Bangalore, India– November 17, 2016: Norton by Symantec (NASDAQ: SYMC), today released the India findings from the annual Norton Cyber Security Insights Report, which sheds light on the truth about online crime and the personal effect it has on consumers.
The report found that consumers who were victims of cybercrime within the past year often continued their unsafe behaviour. For example, while these consumers were equally likely to use a password on every account, they were over twice as likely to share their password with others, negating their efforts. Further, 79 percent of consumers know they must actively protect their information online, but they still share passwords and engage in other risky behaviour. Additionally, close to one in five (18 percent) consumers have at least one unprotected device, leaving their other devices vulnerable to ransomware, malicious websites, zero days and phishing attacks. While quoting various reasons for not protecting their devices, 36 percent said they don’t do anything “risky” online, and 23 percent believed security measures would slow them down.
“Our findings show that people are increasingly growing aware of the need to protect their personal information online, but aren’t motivated to take adequate precautions to stay safe,” said Ritesh Chopra, Country Manager, Norton by Symantec. “While consumers remain complacent, hackers are refining their skills and adapting their scams to further take advantage of people, making the need for consumers to take some action increasingly important.”
Indians Love Public Wi-Fi but Underestimate the Accompanied Risks
Amongst those surveyed, a vast majority (85 percent) of Indians have Wi-Fi in their homes. Proving that thinking about cyber security doesn’t mean you’re secure, people who experienced cybercrime within the past year were more likely to be concerned about the security of their home Wi-Fi network (79 percent vs. 70 percent non-victims), yet less likely to password protect their home Wi-Fi network than non-victims (28 percent vs. 10 percent of non-victims have unprotected networks).
Only 56 percent of consumers knew how to determine whether the Wi-Fi network they are using is secure; this is of concern especially since 22 percent of respondents agreed to have used their neighbour’s Wi-Fi network without their permission. Additionally, when it comes to public Wi-Fi, one in four (27 percent) regularly use public Wi-Fi connections available at airports, coffee shops, etc. Further:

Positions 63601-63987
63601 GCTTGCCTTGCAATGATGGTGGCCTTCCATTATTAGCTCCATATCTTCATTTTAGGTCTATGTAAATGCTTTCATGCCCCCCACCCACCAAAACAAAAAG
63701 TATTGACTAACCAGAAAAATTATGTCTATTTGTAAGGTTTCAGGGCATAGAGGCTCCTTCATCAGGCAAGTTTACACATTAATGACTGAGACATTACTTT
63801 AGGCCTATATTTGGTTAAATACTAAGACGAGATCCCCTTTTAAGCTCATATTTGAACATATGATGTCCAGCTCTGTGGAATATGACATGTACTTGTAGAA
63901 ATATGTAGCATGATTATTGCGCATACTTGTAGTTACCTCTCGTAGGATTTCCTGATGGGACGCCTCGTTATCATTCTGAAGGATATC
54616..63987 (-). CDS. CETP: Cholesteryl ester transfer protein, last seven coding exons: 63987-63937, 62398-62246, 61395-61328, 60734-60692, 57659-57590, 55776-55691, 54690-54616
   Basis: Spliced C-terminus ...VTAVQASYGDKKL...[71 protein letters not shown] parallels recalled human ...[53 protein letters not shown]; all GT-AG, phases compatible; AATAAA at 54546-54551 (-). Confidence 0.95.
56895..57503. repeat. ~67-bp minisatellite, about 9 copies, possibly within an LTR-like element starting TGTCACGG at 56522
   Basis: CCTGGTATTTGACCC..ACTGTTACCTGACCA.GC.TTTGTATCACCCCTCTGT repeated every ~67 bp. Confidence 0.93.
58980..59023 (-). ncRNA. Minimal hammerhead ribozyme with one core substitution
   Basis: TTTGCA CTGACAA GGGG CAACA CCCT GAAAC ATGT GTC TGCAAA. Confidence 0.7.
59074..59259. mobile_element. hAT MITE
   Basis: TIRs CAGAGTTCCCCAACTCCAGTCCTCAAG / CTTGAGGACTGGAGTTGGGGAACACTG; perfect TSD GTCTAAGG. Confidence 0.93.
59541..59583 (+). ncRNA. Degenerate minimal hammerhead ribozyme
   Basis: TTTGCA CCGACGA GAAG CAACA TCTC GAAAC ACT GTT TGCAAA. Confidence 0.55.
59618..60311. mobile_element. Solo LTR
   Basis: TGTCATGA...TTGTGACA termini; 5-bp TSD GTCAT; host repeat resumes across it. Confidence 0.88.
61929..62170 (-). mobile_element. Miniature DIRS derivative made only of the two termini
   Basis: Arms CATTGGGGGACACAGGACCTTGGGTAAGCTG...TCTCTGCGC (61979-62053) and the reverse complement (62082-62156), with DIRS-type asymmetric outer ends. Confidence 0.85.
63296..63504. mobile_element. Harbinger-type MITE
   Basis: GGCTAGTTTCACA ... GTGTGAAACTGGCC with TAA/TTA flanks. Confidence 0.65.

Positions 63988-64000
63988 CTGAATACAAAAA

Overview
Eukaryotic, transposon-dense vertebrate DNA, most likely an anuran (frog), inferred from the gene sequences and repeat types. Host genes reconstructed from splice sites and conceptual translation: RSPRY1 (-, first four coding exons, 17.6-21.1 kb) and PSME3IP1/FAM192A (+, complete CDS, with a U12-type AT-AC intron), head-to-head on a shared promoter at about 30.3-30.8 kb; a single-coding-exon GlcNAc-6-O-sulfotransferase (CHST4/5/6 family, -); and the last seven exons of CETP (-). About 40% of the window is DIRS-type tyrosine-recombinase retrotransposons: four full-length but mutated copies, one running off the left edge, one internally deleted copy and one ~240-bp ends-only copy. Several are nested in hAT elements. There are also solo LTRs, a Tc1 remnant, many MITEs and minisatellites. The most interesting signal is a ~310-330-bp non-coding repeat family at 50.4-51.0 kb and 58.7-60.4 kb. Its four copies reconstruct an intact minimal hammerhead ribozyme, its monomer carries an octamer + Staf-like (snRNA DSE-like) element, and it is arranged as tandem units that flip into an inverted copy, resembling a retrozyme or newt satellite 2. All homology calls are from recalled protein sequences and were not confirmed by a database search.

Consumers Admit the Risks Are Real and Bad Habits Are Hard to Break- Online or Otherwise
Experiencing cybercrime is a potential consequence of living in a connected world, but consumers still remain complacent when it comes to protecting their personal information online.
Indians Rank High in Terms of Falling Prey to Ransomware
One in three (33 percent) Indians have either experienced ransomware themselves or know someone who has. Of those who have experienced ransomware, 83 percent of the victims did so in the past one year alone, indicating a steady rise of this menace. 27 percent of these victims actually paid the ransom to gain access to their files. Proving that paying the ransom is no guarantee, 26 percent victims paid ransom, but could not retrieve their files.
“Cybercrime isn’t going away and consumers must reject complacency to adequately protect themselves. By adopting a few basic behaviours, we can make big strides in mitigating cybercrime risk.” added Chopra.
As a starting point, Norton recommends the following best practices:
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2014 The Global Indian New Network (TGINN)